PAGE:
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  • Updated 27 October 2018
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Days of Men

The ascendancy of the Younger Children of Ilúvatar

The time in which Men began to assert their ascendancy in Middle-earth, and the other speaking peoples dwindled. The Days of Men, a time more commonly called the Dominion of Men, was generally held to have truly begun as the Third Age came to an end and the Fourth Age began. At that time, the destruction of Sauron's One Ring rendered the Three Rings of the Elves powerless, and so the Elves in Middle-earth could no long stave off their inevitable fading.

The Days of Men were also prophesied to bring about the decline of the other peoples of Middle-earth, such as Dwarves and Hobbits, though it's unclear precisely how this would come about. Some of these at least seem to have survived even into modern times,1 but reduced to living hidden and secretive lives. Indeed some of the Elves may have remained eastward of the Great Sea, but those that did so would literally fade into a faint essence of what they had once been.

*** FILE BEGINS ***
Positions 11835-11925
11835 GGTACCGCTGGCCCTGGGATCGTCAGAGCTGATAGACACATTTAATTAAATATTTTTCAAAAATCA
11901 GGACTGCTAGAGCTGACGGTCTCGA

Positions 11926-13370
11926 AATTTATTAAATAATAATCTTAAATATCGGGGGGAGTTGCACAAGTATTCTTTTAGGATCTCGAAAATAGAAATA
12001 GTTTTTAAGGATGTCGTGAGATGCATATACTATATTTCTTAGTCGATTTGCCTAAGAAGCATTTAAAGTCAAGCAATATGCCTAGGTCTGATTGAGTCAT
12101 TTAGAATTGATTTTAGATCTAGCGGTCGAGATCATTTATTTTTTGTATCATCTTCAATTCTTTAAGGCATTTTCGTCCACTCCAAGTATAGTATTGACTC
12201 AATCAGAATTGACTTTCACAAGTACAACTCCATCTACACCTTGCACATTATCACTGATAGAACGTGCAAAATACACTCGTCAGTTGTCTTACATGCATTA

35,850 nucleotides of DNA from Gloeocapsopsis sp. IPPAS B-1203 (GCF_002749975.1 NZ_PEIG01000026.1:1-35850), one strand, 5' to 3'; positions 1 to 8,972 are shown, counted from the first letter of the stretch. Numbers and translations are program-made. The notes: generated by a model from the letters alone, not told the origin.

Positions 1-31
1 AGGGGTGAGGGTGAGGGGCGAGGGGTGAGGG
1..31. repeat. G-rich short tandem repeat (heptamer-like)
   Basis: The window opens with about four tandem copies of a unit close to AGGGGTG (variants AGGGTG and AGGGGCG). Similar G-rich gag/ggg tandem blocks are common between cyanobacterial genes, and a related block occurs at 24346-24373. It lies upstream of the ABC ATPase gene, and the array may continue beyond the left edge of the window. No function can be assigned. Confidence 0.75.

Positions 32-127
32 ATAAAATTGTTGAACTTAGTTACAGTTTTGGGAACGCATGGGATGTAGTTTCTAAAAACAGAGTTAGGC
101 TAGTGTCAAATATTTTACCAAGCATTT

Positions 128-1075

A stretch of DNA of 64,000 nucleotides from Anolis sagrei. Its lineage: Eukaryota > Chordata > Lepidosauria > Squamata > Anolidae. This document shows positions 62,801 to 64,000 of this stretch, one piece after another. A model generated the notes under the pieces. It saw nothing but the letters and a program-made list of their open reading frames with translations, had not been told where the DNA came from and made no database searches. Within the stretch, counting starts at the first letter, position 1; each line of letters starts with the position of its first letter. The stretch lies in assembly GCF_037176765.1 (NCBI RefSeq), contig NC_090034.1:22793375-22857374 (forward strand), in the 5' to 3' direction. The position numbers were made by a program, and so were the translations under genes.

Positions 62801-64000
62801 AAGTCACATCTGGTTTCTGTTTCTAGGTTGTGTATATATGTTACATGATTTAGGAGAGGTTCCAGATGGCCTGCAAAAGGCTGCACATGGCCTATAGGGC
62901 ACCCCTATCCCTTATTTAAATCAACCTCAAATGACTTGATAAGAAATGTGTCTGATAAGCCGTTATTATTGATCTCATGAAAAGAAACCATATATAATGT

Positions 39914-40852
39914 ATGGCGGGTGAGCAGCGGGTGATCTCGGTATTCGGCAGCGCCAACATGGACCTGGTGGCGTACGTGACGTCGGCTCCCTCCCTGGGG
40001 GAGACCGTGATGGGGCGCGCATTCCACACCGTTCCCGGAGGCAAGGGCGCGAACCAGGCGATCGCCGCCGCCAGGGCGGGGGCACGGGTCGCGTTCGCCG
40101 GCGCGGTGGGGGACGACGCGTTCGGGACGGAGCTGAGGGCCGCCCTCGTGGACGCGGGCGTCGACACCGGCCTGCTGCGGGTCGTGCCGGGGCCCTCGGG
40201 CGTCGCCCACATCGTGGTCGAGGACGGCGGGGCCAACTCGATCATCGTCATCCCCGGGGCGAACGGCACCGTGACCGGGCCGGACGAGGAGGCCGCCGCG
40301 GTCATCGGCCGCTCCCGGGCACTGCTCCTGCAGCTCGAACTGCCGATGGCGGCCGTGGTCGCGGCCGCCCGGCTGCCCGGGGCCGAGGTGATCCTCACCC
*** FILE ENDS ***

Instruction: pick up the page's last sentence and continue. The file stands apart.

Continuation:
Notes

1

In chapter 1 of The Hobbit (An Unexpected Party) Tolkien introduces Hobbits to his readers, saying that they have '...become rare and shy of the Big People, as they call us'. In context, this is clearly meant to suggest that Hobbits still exist even in the modern day, though rarely seen. This is confused slightly because it is immediately followed by: 'They are (or were) a little people...' The inclusion of '(or were)' seems to cast doubt on matters, but then the following description continues in the present tense. At the very least this leaves open the real possibility that Hobbits survived well into the Days of Men, if not to the present day. Dwarves are also mentioned in this passage, albeit rather more ambiguously than Hobbits, so we might even take it that Dwarves are also still to be found today, doubtless lurking underground in secret strongholds.

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  • Updated 27 October 2018
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